Armed groups, especially ISIS, Boko Haram, among others, now sell their female captives on WhatsApp and other social media, it has been revealed.
In a report written by James Cockayne, Head, United Nations University Office at the United Nations, armed groups have reportedly forced about 45.8 million vulnerable people into slavery and have also set up slave registries and markets, openly advocate for the revival of slavery through official mouthpieces, and have even issued “how-to” manuals on slavery.
One of the victims, Nadia Murad Basee Taha, who, in tears, recently recounted her torturous ordeal as an Islamic State sex slave, before members of the United Nations Security Council, brought to the knowledge of the officials the plight of more than 5,000 Yazidi women, children and men thought to be enslaved by Islamic State and Boko Haram right now.
It is believed that the organisations are openly encouraging and organising slavery on a scale not seen since World War II, partly because of social media.
Recently, a member of Islamic State attempted to sell two enslaved women on Facebook, just as displaced female Syrian refugees in Lebanon had been traded on WhatsApp. The Islamic State relies increasingly on secure apps such as Surespot and Threema for its communications.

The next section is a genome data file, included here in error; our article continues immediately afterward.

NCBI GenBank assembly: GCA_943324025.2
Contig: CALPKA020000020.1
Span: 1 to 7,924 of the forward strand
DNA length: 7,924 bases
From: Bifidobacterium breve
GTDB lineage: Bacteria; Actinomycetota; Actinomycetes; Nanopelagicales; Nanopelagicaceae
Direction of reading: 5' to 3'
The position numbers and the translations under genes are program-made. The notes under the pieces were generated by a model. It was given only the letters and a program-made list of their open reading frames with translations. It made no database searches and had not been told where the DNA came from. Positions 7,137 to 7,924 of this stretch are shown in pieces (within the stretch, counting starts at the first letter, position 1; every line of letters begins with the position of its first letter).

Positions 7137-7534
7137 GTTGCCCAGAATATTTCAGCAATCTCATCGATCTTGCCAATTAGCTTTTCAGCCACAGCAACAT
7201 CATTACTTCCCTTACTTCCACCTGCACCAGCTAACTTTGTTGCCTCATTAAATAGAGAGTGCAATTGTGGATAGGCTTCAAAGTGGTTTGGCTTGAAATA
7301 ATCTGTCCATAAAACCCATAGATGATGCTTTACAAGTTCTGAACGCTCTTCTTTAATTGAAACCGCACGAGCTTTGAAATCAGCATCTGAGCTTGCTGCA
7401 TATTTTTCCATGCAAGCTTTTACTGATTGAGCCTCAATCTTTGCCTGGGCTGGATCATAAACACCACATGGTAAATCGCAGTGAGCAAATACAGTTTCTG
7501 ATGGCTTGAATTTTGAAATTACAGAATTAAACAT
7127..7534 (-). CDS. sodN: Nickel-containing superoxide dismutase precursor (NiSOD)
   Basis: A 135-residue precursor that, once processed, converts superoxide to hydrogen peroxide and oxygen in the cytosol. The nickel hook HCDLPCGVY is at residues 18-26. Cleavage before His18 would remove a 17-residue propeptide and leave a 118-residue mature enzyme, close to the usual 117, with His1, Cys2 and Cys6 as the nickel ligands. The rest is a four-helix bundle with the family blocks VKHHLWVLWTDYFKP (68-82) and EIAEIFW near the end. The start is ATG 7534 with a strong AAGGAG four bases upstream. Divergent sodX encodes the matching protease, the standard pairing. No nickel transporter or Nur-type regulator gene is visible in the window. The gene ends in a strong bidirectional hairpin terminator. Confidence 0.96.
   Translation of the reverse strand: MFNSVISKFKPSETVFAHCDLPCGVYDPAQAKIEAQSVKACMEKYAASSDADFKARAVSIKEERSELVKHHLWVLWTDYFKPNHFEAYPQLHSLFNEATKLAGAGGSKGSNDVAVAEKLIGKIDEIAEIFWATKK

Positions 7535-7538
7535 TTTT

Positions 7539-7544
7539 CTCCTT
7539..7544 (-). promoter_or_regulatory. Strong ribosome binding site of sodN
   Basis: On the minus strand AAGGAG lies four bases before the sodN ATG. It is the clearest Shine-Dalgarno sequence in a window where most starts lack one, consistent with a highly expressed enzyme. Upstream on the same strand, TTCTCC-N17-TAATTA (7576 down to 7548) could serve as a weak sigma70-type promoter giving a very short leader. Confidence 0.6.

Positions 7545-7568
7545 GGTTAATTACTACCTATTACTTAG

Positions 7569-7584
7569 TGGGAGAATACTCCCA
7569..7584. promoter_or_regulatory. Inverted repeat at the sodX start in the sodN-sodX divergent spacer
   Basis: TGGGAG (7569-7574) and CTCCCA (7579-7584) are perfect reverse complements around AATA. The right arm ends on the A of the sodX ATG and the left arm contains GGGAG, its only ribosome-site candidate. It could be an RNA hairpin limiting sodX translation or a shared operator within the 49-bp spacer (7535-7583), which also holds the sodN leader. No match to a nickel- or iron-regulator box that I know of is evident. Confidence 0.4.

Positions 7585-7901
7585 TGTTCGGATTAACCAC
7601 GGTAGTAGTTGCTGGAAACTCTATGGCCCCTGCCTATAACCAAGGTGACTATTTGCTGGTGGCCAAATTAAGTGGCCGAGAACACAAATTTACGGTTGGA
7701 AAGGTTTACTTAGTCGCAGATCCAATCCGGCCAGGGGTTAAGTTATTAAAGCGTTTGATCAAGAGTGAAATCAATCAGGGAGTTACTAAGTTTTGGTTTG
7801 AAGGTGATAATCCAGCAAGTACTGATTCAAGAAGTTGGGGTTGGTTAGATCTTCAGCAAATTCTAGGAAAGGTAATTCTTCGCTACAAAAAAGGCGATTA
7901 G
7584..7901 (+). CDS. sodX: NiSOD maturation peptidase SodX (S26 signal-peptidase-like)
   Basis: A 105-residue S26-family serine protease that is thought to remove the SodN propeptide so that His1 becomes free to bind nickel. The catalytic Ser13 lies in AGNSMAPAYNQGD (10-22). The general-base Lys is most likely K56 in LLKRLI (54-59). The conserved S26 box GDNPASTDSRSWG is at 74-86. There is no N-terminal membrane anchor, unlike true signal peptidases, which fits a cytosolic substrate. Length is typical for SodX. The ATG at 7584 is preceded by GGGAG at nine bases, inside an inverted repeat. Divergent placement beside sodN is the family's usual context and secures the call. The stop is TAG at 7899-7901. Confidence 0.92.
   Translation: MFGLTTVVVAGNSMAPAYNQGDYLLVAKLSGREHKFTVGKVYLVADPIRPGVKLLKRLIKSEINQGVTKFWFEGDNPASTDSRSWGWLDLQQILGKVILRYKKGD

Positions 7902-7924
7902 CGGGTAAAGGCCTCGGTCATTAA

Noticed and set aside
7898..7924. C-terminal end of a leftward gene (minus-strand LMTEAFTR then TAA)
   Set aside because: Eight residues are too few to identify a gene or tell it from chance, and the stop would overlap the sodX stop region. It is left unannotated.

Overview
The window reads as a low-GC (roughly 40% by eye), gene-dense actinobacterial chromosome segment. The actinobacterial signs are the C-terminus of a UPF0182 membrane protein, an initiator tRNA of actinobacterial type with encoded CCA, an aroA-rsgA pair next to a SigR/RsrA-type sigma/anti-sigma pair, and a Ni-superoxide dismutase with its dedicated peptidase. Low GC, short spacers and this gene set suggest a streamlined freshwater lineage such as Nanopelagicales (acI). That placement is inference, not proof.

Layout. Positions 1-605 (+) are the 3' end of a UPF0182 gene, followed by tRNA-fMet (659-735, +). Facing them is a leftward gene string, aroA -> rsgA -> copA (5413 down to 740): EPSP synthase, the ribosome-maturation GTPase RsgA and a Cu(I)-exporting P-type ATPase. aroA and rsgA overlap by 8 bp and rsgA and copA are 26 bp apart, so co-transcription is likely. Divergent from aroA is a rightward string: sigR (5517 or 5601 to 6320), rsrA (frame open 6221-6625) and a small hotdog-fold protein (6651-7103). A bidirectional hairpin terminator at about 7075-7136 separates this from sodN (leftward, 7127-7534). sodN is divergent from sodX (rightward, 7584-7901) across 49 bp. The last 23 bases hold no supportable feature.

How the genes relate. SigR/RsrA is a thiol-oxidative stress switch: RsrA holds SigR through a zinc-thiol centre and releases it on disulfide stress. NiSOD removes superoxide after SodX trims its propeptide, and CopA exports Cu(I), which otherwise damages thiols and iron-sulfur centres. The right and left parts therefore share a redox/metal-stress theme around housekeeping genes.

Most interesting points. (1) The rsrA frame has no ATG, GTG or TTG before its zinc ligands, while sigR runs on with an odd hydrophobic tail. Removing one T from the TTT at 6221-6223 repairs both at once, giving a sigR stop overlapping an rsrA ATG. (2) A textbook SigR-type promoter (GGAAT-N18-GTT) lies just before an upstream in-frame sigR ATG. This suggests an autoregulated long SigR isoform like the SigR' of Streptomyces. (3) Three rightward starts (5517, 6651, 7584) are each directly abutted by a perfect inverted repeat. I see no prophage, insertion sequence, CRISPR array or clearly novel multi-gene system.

In the past year, the UN reports, fighters have used the encrypted communications app Telegram to set up online slave auctions, circulating photos of captured Yazidi women, including their age, marital status, current location and price, who have been forced into labor works including construction, cleaning work, digging trenches, mining, agriculture, sexual exploitation and military service.
Murad, who is set to be inducted as a Goodwill Ambassador for the Dignity of Survivors of Human Trafficking, has succeeded in bringing to global attention that slavery in social media age is not just Iraq and Syria’s problem, but a form of slavery that has become international. A recent UN Commission of Inquiry found that men from Algeria, Australia, Belgium, Egypt, Iraq, Kazakhstan, Libya, Morocco, Saudi Arabia, Sudan, Syria, Tunisia, Turkey and Uzbekistan have participated in Islamic State’s enslavement and human trafficking crimes. Other armed groups are following suit.
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